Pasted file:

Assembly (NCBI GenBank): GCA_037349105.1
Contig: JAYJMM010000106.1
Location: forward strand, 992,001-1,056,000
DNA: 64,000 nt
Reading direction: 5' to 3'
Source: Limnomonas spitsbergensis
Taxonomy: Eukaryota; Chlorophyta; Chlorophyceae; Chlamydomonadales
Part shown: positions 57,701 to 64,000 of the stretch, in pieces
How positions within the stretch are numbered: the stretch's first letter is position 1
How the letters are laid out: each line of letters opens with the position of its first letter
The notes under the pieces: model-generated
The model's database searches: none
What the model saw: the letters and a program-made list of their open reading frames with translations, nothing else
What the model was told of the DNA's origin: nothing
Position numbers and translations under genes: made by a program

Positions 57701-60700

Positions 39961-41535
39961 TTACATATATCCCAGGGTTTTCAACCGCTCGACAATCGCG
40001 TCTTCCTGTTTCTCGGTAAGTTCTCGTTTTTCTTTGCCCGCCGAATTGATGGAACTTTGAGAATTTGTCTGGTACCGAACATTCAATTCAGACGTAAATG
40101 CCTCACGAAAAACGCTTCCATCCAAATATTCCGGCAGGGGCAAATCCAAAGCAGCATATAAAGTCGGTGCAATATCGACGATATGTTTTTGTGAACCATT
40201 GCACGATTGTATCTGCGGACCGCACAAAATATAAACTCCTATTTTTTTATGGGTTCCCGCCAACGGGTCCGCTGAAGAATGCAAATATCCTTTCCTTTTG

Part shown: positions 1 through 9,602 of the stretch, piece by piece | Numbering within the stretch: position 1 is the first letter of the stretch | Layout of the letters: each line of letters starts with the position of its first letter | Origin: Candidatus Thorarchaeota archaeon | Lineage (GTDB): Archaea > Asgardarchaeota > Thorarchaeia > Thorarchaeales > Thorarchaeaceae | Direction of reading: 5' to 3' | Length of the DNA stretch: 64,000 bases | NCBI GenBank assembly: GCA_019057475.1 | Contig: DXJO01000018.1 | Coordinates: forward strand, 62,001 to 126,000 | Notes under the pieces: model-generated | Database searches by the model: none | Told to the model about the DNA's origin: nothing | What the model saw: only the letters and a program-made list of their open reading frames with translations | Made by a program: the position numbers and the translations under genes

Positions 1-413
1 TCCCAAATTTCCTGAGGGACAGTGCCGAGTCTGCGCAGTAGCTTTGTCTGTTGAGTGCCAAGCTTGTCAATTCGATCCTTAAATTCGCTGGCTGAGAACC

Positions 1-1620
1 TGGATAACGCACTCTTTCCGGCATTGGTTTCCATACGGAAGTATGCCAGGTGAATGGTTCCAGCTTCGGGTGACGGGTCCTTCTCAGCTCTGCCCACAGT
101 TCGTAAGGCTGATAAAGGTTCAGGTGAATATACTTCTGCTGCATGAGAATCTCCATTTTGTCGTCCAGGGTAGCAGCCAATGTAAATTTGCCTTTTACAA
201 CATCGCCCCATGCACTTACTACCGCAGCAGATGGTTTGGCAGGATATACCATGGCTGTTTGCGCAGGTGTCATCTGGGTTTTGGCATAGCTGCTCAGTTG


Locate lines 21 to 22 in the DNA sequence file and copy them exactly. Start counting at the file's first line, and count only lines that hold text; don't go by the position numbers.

40201 GCACGATTGTATCTGCGGACCGCACAAAATATAAACTCCTATTTTTTTATGGGTTCCCGCCAACGGGTCCGCTGAAGAATGCAAATATCCTTTCCTTTTG

Part shown: positions 1 through 9,602 of the stretch, piece by piece | Numbering within the stretch: position 1 is the first letter of the stretch | Layout of the letters: each line of letters starts with the position of its first letter | Origin: Candidatus Thorarchaeota archaeon | Lineage (GTDB): Archaea > Asgardarchaeota > Thorarchaeia > Thorarchaeales > Thorarchaeaceae | Direction of reading: 5' to 3' | Length of the DNA stretch: 64,000 bases | NCBI GenBank assembly: GCA_019057475.1 | Contig: DXJO01000018.1 | Coordinates: forward strand, 62,001 to 126,000 | Notes under the pieces: model-generated | Database searches by the model: none | Told to the model about the DNA's origin: nothing | What the model saw: only the letters and a program-made list of their open reading frames with translations | Made by a program: the position numbers and the translations under genes